Triparound travel community

Holidays in Benin

Understanding Benin

Benin is a great country to visit on any West African itinerary You'll find a large quantity of palatial ruins and temples of the once powerful Kingdom of Dahomey 1800s–1894 Moreover, Benin is the birthplace of Vodun Voodoo and all that goes with it—to this day Voodun remains the official religion of the country, and an important part of the life of ordinary Beninese The national parks of Benin are also well worth a visit for their wildlife Benin is also, fortunately, one of the most stable and safe countries of the region for traveling


The Portuguese arrived in Benin's territory in the fifteenth century, and established significant trading posts in Benin's coastal areas Soon following the Portuguese came French, Dutch, and British traders Over time Benin's coast developed into the largest center of the slave trade in Africa, run by the Fon people, who dominated the Dahomey government and actively sold their neighboring peoples to the Europeans As the slave trade increased in volume 10,000–20,000 slaves shipped off per day, the coast of Benin became known as the Slave Coast Around this time the port cities of Porto-Novo and Ouida were founded and quickly became the largest and most commercially active cities in the country, while Abomey became the Dahomey capital

The fall of the Dahomey Kingom was precipitated by the banning of slavery throughout Europe in the mid-19th century, followed by the French annexation of the territory under colonial rule Much of the Dahomey leadership broke even in the annexation, being appointed to top government posts throughout all the French colonies in West Africa In 1960 Dahomey gained its independence, under the name République du Dahomey, which set off a long and destabilizing series of coups In the course of just one decade, 1960—1972, the government changed hands nine times, and experienced four violent coups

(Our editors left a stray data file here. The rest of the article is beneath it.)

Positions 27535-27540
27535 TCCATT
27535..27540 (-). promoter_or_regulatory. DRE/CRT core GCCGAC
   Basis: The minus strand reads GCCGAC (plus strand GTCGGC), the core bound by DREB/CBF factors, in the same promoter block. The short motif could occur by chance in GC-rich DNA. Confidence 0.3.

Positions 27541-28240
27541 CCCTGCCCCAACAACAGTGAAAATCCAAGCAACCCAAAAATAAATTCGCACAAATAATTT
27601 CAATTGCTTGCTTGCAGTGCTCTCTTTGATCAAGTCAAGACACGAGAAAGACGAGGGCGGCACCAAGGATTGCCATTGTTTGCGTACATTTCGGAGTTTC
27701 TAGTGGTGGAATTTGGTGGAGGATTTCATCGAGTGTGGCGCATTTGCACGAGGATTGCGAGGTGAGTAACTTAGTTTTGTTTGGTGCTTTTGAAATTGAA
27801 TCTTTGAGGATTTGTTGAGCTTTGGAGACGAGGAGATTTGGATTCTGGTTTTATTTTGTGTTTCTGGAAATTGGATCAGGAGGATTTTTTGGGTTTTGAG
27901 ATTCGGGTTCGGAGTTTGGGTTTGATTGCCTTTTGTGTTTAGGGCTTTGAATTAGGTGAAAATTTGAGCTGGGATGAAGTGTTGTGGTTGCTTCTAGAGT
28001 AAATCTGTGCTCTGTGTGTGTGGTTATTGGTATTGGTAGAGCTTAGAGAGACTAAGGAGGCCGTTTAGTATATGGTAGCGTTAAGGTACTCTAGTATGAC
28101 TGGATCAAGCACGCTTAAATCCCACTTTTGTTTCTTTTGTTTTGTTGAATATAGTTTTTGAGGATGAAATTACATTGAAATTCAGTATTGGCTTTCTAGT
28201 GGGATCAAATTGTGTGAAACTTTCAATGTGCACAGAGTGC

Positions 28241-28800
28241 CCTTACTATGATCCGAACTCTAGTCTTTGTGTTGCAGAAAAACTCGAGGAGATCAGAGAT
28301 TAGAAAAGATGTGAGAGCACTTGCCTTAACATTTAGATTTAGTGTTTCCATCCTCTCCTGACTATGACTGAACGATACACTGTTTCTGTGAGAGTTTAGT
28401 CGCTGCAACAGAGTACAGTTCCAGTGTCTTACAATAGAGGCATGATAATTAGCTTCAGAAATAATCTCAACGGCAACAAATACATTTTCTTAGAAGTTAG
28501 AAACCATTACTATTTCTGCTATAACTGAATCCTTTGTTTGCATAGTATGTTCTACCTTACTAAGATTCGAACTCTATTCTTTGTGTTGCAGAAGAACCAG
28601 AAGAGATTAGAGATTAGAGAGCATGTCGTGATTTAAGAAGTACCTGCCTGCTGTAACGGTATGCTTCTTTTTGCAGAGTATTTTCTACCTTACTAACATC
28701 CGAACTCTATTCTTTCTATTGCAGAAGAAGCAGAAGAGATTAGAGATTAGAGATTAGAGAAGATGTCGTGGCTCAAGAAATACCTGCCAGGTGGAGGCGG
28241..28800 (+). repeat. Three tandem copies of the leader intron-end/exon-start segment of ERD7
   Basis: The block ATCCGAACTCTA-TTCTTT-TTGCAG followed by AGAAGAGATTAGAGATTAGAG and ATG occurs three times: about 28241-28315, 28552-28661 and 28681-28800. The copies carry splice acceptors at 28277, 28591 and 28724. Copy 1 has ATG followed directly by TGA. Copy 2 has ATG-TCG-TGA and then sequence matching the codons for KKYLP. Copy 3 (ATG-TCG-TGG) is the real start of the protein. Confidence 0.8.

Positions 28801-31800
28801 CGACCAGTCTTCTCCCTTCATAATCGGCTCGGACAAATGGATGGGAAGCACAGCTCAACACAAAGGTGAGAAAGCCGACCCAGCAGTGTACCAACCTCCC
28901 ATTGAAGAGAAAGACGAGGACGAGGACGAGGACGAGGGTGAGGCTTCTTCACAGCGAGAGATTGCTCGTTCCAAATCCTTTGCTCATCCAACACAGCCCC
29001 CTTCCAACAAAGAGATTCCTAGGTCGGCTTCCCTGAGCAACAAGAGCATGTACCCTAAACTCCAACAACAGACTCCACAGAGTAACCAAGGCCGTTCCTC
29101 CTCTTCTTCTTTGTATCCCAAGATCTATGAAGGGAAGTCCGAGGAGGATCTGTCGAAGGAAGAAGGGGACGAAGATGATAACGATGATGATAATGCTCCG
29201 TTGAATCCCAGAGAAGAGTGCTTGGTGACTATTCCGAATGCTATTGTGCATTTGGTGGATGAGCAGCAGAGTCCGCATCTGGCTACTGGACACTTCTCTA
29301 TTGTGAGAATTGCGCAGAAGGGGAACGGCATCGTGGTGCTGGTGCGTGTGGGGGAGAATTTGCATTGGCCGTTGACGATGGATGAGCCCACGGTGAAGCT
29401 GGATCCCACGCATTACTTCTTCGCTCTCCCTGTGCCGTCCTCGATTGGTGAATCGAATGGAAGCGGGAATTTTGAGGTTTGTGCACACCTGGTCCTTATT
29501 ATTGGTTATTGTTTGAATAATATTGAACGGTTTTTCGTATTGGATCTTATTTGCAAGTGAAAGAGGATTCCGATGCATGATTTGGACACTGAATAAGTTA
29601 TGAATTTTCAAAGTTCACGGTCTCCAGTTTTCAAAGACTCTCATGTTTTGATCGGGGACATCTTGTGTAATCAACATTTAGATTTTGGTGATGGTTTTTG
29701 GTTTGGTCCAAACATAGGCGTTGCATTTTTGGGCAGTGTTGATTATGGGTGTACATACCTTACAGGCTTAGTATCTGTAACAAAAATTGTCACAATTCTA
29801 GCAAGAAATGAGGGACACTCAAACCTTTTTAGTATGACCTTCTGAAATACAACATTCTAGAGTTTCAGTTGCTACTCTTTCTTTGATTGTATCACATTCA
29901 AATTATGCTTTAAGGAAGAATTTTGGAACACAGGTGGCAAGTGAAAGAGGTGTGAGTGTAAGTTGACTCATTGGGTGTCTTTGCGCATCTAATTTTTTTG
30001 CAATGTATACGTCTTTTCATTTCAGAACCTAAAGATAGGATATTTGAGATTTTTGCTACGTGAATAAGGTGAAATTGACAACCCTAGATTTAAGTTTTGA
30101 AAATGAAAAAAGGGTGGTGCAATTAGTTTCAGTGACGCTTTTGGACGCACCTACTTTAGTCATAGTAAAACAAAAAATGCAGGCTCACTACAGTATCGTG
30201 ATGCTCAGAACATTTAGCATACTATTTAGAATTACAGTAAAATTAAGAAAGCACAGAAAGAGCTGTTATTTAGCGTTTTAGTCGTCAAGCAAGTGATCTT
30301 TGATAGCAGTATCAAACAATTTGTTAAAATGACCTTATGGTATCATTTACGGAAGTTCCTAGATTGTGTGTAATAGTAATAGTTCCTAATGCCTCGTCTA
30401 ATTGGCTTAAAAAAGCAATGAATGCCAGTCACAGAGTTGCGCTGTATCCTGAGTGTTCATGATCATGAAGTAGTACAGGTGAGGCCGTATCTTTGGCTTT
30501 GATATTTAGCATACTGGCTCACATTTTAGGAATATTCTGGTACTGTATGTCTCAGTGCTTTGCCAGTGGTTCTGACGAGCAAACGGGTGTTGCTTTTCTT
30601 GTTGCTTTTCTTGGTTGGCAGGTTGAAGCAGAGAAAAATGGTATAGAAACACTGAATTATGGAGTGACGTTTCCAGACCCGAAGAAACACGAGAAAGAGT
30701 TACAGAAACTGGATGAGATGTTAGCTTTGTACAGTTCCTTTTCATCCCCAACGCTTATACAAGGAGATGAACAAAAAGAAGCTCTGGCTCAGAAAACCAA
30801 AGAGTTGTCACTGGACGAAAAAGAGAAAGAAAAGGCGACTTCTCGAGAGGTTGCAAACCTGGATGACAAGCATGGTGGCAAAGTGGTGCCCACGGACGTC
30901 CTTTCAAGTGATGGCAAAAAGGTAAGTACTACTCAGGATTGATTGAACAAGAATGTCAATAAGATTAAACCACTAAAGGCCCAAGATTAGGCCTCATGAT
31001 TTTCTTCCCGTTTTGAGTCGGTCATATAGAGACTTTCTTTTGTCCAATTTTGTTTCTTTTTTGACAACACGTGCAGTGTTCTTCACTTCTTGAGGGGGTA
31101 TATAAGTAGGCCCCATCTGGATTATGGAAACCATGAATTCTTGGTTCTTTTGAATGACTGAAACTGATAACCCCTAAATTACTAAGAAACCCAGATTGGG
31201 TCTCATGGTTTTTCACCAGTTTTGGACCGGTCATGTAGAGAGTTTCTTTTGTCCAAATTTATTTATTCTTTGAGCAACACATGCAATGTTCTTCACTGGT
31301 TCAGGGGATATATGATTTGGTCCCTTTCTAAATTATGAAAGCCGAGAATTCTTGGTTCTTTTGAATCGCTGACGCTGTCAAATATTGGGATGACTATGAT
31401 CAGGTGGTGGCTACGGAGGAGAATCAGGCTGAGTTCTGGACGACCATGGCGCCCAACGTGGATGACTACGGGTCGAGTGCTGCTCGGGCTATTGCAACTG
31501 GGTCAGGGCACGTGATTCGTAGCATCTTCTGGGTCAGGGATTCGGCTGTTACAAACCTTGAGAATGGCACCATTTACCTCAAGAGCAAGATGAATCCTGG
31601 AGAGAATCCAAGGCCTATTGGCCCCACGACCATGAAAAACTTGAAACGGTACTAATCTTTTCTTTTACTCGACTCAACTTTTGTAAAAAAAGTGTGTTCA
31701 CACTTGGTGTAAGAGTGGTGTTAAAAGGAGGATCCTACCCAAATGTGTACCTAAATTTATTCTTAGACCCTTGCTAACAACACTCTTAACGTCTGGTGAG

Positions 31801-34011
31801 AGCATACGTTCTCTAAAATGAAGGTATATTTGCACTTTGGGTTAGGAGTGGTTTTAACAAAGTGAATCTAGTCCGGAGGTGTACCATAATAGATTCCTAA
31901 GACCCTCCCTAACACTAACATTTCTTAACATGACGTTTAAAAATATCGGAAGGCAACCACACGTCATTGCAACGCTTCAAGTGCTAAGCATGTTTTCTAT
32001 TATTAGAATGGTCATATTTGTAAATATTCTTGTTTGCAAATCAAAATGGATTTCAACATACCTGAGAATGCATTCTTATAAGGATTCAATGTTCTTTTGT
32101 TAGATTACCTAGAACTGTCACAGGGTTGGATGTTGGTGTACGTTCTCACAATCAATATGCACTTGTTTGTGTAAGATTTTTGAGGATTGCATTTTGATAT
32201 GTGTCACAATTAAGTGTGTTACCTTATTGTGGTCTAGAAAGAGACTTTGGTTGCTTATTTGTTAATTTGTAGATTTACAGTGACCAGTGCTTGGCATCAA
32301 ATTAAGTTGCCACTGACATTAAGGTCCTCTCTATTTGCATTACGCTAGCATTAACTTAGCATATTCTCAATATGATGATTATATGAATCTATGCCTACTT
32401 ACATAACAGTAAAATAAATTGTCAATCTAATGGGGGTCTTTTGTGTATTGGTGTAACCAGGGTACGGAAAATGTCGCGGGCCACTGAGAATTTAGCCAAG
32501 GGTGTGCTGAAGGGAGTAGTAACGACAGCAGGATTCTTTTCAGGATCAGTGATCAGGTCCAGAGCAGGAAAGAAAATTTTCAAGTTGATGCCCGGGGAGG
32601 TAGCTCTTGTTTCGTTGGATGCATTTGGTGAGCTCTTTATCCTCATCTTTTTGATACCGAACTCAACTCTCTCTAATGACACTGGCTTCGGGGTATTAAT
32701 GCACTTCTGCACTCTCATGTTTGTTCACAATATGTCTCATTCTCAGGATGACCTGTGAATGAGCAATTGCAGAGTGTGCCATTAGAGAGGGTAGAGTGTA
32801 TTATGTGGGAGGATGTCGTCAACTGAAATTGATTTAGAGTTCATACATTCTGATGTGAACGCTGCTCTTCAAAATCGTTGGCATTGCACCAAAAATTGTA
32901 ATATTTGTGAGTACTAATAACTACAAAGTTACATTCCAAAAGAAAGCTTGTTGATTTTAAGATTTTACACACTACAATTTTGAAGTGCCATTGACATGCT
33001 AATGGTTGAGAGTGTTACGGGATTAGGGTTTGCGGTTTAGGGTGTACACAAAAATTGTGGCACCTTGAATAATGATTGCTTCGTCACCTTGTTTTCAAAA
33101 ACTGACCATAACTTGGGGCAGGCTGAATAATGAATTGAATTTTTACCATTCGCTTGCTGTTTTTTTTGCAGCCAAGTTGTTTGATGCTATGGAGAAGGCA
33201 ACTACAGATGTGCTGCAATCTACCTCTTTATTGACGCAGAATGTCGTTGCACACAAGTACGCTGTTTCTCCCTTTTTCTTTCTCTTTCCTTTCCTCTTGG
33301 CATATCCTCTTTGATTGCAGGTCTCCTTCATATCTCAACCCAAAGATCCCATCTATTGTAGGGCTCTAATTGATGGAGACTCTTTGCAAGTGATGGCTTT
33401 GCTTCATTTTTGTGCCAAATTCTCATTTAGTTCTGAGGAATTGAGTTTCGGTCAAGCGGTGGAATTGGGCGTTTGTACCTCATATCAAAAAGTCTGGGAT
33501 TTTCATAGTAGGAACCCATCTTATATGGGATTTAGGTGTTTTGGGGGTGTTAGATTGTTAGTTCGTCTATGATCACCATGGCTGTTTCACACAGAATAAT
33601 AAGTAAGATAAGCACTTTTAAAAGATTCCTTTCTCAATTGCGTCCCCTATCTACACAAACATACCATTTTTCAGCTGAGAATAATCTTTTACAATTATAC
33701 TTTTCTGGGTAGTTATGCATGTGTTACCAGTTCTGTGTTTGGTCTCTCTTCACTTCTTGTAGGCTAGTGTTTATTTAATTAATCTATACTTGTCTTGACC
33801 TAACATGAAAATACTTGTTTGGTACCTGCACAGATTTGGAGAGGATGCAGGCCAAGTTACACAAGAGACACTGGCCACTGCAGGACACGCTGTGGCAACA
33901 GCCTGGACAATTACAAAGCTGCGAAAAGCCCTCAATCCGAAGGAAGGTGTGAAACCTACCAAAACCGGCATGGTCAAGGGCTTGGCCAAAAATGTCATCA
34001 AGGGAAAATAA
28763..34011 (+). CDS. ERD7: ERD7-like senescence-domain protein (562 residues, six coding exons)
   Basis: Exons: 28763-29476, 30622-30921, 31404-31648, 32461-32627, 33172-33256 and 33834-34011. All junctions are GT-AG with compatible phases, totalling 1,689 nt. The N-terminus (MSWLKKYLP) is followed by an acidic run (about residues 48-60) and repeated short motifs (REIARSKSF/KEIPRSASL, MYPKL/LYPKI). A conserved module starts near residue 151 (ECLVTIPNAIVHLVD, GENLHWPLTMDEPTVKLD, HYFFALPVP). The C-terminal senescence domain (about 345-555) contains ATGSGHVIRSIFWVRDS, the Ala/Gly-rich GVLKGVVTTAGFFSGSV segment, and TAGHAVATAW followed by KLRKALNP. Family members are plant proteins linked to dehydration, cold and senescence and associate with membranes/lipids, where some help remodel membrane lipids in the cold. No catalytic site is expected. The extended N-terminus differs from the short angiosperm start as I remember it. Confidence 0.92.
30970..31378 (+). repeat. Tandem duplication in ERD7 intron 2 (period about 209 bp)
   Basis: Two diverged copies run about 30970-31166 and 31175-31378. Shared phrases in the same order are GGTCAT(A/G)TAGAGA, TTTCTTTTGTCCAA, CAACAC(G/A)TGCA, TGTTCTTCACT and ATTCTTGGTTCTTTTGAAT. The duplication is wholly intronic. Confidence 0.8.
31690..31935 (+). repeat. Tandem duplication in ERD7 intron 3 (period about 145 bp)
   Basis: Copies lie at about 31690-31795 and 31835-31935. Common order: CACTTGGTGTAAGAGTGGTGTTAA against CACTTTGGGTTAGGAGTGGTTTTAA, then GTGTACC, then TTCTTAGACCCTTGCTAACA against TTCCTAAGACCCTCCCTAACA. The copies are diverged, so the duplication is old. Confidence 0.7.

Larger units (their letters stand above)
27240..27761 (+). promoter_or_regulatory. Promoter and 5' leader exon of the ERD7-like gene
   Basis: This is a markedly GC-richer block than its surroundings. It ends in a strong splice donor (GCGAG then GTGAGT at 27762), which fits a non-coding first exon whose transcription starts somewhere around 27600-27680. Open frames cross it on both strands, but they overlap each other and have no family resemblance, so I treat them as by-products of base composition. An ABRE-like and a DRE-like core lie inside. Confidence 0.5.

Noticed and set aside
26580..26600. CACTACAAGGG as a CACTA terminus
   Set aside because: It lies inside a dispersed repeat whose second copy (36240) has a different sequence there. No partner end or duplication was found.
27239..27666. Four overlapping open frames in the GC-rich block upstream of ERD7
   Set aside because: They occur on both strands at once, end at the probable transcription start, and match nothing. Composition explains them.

In 1972 Major Mathieu Kérékou, a staunch Marxist, organized the fourth of the military coups, and renamed the country the People's Republic of Benin Kérékou's regime proved more successful at maintaining power, and reorganized the country on his interpretation of the Maoist model In 1989 the French government, in exchange for financial support of Benin's flailing economy, persuaded the Benin government to abandon its one-party Socialist rule, and to move to a multiparty republic In 1990 the country was renamed the Republic of Benin, and in 1991 Benin held its first free elections with significant success, and Kereku lost to Nicephore Soglo—Benin was thus the first African nation to successfully coordinate a peaceful transfer of power from a dictatorship to a functioning democracy Soglo remained president through 1996, but his administration was marred by poor economic performance, leading to his electoral defeat to Mathieu Kérékou in 1996, who ruled the country and maintained popularity despite corruption scandals until 2006 The current president of Benin is today Yayi Boni, a technocrat who served under the tutelage of former President Soglo


The equatorial south of Benin experiences two rainy seasons of the year, from April to mid July and from mid-September through the end of October The rainy period in the subequatorial north runs from March until October The best time of the year to visit the country is from November to February, when the temperature moderates, and the weather is dry with low humidity


Benin, compared to its neighbors, is geographically smaller, being 112,620 square kilometers—the size of Honduras or the US state of Ohio The country is basically divided into five geographic zones, from south to north: the Coastal plain, the plateau, the elevated plateau and savannah, hills in the northwest, and fertile plains in the north


The nation consists of more than 60 ethnic groups The major tribes include the Fon 40%, Aja 15%, and Yoruba 12% in the south of the country, and the Bariba 9%, Somba 8%, and Fulbe 6% in the north